Furnace and central air conditioning thermostats generally come with two fan settings. One setting is “auto.” This causes the fan to be turned on and off when the furnace or air conditioner has heated or cooled the inside of the unit enough for the air to be distributed throughout the dwelling. The second setting is “on.” In this setting, the fan will run continuously regardless of what is going on with the heating and cooling system. Leaving the fan in the “on” position all of the time can produce some positive and some negative results.
Always consult the owners manual of your unit for the manufacturer’s suggestions.
Some furnaces are designed to do more than just heat your house. They have built in systems to maintain a constant humidity in the home regardless of whether the furnace or air conditioner is running. Some of these units also contain special filtration devices to remove particulate matter and allergens from the air. Leaving these fans on can have some beneficial effects.
Filtering devices installed in the central heating system may require the fan to run.
If you have a special filter built into your system, it may be wise to let the fan run. Although it will use some additional electricity, the benefit of the filter may easily outweigh any additional cost. The same is true with a humidifier/dehumidifier. These units may require a constant flow of air to monitor the humidity in your home and make appropriate adjustments.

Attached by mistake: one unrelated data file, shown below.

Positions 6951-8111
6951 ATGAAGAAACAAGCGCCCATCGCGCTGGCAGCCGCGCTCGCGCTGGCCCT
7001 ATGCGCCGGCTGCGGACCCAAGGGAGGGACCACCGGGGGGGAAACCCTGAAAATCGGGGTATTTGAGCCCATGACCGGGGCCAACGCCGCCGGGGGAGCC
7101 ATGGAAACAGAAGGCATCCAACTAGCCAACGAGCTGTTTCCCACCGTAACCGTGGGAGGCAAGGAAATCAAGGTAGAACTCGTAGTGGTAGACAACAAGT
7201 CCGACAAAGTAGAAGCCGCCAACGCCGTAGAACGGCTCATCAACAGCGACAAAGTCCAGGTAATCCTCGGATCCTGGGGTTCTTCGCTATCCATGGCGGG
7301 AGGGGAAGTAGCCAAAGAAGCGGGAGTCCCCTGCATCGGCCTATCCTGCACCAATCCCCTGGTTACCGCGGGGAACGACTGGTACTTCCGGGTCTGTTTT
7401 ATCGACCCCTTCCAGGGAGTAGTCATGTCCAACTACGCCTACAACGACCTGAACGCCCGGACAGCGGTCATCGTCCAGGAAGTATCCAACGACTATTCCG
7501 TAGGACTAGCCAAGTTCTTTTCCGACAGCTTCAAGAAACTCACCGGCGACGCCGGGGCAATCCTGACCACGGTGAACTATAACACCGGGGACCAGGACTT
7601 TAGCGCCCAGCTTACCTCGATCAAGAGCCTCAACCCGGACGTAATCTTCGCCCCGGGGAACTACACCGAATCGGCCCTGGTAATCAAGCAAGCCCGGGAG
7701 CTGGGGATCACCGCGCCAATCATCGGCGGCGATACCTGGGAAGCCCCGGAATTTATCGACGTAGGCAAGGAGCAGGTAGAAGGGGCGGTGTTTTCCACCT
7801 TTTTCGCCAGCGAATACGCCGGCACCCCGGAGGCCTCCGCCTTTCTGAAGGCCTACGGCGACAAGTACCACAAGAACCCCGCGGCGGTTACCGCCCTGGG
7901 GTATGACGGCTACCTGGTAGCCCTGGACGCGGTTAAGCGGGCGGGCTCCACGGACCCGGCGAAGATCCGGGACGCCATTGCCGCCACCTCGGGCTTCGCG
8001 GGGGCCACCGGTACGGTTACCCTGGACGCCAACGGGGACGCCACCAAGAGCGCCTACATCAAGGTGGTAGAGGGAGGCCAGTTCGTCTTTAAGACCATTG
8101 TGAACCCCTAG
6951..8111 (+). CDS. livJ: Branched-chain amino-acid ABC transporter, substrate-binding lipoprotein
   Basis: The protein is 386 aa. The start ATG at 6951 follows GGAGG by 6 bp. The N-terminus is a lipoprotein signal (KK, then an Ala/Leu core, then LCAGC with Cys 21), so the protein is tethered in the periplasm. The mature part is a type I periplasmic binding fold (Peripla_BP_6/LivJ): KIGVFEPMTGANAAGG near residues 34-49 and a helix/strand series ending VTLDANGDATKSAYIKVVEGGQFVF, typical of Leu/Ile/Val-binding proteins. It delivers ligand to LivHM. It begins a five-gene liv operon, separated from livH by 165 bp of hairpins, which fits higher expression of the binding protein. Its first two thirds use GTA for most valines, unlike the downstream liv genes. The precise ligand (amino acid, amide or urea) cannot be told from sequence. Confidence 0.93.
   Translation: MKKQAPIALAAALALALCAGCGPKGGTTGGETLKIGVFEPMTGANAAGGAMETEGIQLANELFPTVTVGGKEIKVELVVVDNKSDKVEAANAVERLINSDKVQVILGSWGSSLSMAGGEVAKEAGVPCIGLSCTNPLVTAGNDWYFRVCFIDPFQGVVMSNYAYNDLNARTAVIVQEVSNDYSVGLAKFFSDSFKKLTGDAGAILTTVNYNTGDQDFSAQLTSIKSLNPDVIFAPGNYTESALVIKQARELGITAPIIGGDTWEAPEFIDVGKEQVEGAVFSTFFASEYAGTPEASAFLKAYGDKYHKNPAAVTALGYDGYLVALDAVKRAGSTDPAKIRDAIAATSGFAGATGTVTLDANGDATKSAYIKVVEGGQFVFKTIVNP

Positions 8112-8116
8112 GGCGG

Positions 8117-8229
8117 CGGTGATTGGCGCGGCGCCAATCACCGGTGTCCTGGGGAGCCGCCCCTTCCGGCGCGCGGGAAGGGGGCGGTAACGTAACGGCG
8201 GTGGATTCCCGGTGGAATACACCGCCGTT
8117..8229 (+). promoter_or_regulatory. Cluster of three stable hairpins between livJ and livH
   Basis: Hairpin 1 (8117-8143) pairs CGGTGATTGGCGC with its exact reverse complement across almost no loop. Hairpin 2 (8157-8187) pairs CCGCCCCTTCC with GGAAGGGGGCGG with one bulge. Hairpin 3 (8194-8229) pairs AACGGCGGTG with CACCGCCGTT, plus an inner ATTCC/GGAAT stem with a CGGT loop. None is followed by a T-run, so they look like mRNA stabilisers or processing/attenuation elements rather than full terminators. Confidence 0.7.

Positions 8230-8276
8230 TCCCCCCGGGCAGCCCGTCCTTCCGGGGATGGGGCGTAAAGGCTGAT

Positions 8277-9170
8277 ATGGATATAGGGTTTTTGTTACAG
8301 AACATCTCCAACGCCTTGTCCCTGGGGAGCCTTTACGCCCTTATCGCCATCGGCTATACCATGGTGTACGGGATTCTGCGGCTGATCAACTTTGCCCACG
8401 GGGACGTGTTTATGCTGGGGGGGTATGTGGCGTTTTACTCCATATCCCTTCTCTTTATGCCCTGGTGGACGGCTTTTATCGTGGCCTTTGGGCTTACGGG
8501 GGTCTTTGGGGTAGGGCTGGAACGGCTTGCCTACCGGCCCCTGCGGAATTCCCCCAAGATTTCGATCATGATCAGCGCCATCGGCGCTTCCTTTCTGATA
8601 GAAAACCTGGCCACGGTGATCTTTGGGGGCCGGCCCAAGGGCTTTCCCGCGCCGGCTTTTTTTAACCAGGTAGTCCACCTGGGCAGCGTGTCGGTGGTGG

Some argue that the fan will last longer if it is just allowed to run continuously when your furnace is operating.
The idea behind this argument is that constantly turning the fan on and off can damage the coils and mechanical parts of the blower motor. By letting the fan run, the strain of starting up and sitting idle will be eliminated. Of course, you do run the risk of wearing out the bushings or bearings on the shaft when you do this.
There are people who like the continuous air flow in their home.
When the air is in motion, it gives the feeling that fresh air is being brought into the home. However, this is not usually the case. Most of the air that goes through your furnace is recycled through your cold air return from inside your house. So, although it can be a little refreshing for some people to feel the breeze the fan creates, it is not fresh air.
Letting the fan blow constantly will reduce the temperature in your house in cold weather.
Unheated moving air loses heat. This is why a fan works to cool your room in the summer. When your furnace fan continues to run after your furnace has cooled, it will bring a flow of unheated air through your air ducts. In many cases, these ducts run through the attic or crawl space where the temperature outside of the duct is many degrees cooler than you keep the inside of your house. Letting the fan circulate this cooled air will cost you more on your heating bill. The same can be true for the air conditioner in the summer. In fact, during the summer, the fan may bring moisture back into your home from the water collection pan below your cooling coil and make your house feel warmer due to increased humidity.